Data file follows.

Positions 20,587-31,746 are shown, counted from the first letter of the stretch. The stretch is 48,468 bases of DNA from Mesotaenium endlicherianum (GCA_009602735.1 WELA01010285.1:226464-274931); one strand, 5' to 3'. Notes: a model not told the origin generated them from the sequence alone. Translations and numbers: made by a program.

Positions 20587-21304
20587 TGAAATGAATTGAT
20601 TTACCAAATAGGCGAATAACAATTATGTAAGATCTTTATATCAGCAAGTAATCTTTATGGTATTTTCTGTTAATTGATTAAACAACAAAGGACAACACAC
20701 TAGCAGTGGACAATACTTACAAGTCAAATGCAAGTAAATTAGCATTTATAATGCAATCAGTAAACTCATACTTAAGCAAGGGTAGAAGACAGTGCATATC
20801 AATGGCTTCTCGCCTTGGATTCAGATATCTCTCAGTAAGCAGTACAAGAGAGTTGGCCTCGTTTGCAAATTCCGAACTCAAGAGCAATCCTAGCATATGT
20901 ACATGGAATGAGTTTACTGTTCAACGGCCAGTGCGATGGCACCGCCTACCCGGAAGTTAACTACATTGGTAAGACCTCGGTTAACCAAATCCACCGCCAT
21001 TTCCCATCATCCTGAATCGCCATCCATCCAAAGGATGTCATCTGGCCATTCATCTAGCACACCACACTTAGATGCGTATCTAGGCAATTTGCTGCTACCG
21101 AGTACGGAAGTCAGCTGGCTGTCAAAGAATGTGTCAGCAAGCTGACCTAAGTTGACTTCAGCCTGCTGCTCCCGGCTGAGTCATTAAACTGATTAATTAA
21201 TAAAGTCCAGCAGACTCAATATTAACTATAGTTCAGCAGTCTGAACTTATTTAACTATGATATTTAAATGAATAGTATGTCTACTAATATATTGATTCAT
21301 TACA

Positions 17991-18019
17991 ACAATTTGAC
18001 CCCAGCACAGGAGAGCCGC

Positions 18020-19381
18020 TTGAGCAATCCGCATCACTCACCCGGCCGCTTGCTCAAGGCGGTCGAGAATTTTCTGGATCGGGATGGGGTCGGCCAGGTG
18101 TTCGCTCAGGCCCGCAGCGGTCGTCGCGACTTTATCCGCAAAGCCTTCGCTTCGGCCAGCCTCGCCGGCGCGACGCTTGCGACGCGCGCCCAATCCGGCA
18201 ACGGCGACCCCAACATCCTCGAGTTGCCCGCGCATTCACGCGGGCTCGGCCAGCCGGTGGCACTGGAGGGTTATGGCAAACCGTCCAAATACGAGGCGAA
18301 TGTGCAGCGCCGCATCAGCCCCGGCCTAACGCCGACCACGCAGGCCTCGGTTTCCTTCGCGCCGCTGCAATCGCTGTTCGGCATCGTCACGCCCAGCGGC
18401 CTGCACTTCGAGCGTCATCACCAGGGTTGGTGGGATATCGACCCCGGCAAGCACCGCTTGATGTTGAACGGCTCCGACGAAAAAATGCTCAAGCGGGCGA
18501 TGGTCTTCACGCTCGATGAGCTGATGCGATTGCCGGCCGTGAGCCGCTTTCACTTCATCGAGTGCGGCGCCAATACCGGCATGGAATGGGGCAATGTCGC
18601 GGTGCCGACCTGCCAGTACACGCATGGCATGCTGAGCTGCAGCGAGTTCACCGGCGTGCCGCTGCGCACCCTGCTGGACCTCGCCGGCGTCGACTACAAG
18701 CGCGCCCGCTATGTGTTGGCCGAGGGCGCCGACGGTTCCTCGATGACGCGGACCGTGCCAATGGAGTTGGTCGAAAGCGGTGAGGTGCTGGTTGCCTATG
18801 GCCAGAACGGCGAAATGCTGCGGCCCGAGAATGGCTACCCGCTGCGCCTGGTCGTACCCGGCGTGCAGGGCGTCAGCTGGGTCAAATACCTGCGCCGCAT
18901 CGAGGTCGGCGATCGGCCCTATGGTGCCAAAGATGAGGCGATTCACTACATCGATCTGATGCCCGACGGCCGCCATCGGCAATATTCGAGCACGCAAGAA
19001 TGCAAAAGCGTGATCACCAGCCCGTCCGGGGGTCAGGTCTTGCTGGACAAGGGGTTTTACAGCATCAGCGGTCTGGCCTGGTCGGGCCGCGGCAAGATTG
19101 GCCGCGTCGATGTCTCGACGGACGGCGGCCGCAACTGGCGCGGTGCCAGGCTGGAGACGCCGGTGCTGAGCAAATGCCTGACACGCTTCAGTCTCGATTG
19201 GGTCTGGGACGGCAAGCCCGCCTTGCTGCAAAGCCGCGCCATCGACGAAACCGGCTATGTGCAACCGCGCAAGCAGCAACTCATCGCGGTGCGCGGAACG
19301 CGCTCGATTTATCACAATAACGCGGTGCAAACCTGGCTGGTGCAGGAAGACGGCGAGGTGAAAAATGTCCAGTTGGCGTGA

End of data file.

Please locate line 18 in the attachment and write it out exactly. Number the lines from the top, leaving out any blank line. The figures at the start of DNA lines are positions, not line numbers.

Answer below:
18201 ACGGCGACCCCAACATCCTCGAGTTGCCCGCGCATTCACGCGGGCTCGGCCAGCCGGTGGCACTGGAGGGTTATGGCAAACCGTCCAAATACGAGGCGAA